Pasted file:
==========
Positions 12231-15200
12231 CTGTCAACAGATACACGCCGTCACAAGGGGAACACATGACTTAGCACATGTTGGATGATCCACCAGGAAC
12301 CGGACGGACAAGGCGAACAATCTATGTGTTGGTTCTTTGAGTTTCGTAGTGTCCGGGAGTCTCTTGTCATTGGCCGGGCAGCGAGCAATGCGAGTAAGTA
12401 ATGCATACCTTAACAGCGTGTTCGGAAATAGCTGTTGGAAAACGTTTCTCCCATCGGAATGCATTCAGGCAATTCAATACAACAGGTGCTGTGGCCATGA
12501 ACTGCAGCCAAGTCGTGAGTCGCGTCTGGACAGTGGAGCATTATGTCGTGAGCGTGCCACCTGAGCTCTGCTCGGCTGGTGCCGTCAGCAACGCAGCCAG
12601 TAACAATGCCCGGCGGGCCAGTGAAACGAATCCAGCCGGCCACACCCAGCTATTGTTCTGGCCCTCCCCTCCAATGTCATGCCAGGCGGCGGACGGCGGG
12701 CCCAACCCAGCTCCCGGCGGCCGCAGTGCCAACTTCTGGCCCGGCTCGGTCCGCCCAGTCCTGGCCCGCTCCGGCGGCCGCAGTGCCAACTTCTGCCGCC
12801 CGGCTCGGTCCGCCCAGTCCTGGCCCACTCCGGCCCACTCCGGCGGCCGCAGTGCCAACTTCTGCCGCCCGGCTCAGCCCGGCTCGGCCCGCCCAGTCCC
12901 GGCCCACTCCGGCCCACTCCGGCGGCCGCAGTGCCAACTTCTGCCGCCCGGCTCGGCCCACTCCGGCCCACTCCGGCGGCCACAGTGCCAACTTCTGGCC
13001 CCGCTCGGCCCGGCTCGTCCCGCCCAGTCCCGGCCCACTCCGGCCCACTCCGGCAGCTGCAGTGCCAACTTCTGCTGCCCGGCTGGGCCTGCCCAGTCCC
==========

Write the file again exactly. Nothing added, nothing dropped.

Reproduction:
Positions 12231-15200
12231 CTGTCAACAGATACACGCCGTCACAAGGGGAACACATGACTTAGCACATGTTGGATGATCCACCAGGAAC
12301 CGGACGGACAAGGCGAACAATCTATGTGTTGGTTCTTTGAGTTTCGTAGTGTCCGGGAGTCTCTTGTCATTGGCCGGGCAGCGAGCAATGCGAGTAAGTA
12401 ATGCATACCTTAACAGCGTGTTCGGAAATAGCTGTTGGAAAACGTTTCTCCCATCGGAATGCATTCAGGCAATTCAATACAACAGGTGCTGTGGCCATGA
12501 ACTGCAGCCAAGTCGTGAGTCGCGTCTGGACAGTGGAGCATTATGTCGTGAGCGTGCCACCTGAGCTCTGCTCGGCTGGTGCCGTCAGCAACGCAGCCAG
12601 TAACAATGCCCGGCGGGCCAGTGAAACGAATCCAGCCGGCCACACCCAGCTATTGTTCTGGCCCTCCCCTCCAATGTCATGCCAGGCGGCGGACGGCGGG
12701 CCCAACCCAGCTCCCGGCGGCCGCAGTGCCAACTTCTGGCCCGGCTCGGTCCGCCCAGTCCTGGCCCGCTCCGGCGGCCGCAGTGCCAACTTCTGCCGCC
12801 CGGCTCGGTCCGCCCAGTCCTGGCCCACTCCGGCCCACTCCGGCGGCCGCAGTGCCAACTTCTGCCGCCCGGCTCAGCCCGGCTCGGCCCGCCCAGTCCC
12901 GGCCCACTCCGGCCCACTCCGGCGGCCGCAGTGCCAACTTCTGCCGCCCGGCTCGGCCCACTCCGGCCCACTCCGGCGGCCACAGTGCCAACTTCTGGCC
13001 CCGCTCGGCCCGGCTCGTCCCGCCCAGTCCCGGCCCACTCCGGCCCACTCCGGCAGCTGCAGTGCCAACTTCTGCTGCCCGGCTGGGCCTGCCCAGTCCC